I can’t recall when I first started reading Eunomia, but I recognized immediately that I should follow Dan Larison’s blog. Not because I always agree with him, but because he’s a good thinker. If you feel constrained by a label, by all means distance yourself from it. Because at the end of the day it shouldn’t be the label that matters.

    I sometimes get labeled, but I generally don’t try to label myself.

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  8. Erik,
    I believe you have made your point, even to the densest of us. What we need now is a little more meat on the bone, so to speak. If liberaltarians or conlibs or circ humanists or centrists, whatever pleonastic term is ultimately used, are to have an impact, we must begin broad brush philosophical conversations. I think the obvious first question is “How do we level the political playing field to accommodate the coalition type idea liberaltarianism creates?”

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  9. Erik,

    Know I truly mean this when I say Godspeed on your new journey. We may not always agree (heck, we didn’t when you did consider yourself a conservative), but I do respect your decision.

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  10. Thanks, everyone. I know this whole “What does Erik believe, what should he label himself, how should he do it” bit is getting a bit tired at this point, but I JUST CAN’T HELP MYSELF! :)

    Cheers

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  11. I used to spend a lot of time trying to figure out where I fit on the ideological spectrum. If you don’t fit, you don’t fit. I’ve mostly decided to simply be. I disclose my party identification, but also that I only vote that way about 2/3 of the time. The key for me, though, is simply to roll with it if someone thinks I am a right-wing fascist or left-wing heretic. “Maybe I am… but am I wrong?”

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  12. I have very little knowledge of Tim Kowal but the piece you link seems to provide more evidence of why you find the right distasteful. Kowal defines the left as pushing for hip organic snakes and equates the poor to some couple living in a motel in OC California for the princely sum of $800 per month. He says, but I doubt, those same dollars could get them an apartment. So what? Does the fact that their rent money goes to a motel or some landlord really make any difference? Kowal does not even bother to link the Youtube clip that bothers him. We know nothing of the couple but the supposed fact they pay $800 for rent.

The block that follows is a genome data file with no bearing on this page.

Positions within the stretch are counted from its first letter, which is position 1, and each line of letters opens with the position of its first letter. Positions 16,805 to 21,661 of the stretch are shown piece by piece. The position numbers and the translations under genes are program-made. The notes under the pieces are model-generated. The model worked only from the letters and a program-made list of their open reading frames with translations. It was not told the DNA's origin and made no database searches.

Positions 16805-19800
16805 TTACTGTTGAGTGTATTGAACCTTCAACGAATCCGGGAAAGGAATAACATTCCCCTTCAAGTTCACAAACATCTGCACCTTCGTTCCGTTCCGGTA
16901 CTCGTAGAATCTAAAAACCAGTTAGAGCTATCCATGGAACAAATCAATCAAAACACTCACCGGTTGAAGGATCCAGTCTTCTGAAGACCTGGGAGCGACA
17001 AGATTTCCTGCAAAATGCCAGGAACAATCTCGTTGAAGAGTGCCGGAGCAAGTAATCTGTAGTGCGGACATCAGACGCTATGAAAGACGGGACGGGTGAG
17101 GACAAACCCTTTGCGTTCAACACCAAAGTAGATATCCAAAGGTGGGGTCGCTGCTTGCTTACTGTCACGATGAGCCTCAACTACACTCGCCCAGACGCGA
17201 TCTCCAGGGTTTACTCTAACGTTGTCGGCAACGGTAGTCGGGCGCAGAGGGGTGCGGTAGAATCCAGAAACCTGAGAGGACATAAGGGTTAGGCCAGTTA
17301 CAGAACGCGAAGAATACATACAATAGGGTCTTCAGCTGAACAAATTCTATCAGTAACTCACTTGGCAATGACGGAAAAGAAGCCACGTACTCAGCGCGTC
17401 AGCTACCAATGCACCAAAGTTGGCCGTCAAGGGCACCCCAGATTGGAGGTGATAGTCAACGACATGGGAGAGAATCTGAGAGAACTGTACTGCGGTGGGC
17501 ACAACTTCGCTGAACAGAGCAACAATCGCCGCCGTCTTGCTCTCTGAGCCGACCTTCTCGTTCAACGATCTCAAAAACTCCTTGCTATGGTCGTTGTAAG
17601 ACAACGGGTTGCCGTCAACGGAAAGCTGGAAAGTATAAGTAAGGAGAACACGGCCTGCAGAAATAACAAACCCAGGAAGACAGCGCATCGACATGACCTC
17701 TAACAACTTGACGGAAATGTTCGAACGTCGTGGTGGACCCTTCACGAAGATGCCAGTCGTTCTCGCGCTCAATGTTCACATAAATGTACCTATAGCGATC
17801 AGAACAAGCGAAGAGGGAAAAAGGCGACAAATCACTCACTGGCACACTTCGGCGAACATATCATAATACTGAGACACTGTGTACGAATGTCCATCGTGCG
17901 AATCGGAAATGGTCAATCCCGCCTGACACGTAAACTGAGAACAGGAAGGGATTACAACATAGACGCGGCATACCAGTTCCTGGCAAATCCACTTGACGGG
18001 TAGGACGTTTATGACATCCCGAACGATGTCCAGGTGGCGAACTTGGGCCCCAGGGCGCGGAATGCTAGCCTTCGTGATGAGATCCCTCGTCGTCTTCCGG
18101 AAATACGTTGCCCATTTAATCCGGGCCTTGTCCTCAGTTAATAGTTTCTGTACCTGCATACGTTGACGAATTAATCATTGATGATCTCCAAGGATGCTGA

If this represents the caliber of Kowal’s thinking I haven’t missed a lot.

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  13. I’m going to just echo many of the comments here: You really don’t need a label Erik. I mean, it’s a fun exercise and in the sense that politics is a team sport it’s important to some people, but to the folks at The League and elsewhere that you write (except maybe Balloon Juice) I think people’s attitudes are pretty much…who gives a shit? Just keep writing good stuff. I’ve read thousands of words from you about wrestling with ideological labels and even after this latest jag I wouldn’t be surprised to read another post in the spring where you declare yourself a Paleo-Eisenhower Conservative with a Socially-Liberal Twist.

    Maybe you approach blogging as an observer more than a mover and that’s cool, but for me, it’s all about the policy. What ideas do you think are good for us as a country? I don’t care where they originate and within what political taxonomy somewhat might label them – a good idea is a good idea. I’m sure you have them – let them rip and screw the labels.

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  14. I just want to thank you for your articulation these past few months as to your political beliefs. I, too, have struggled to define myself, having gone from high school communism to backlash center-right to what I’ve alternatively called “LBJ Democrat” and “muscular liberal.”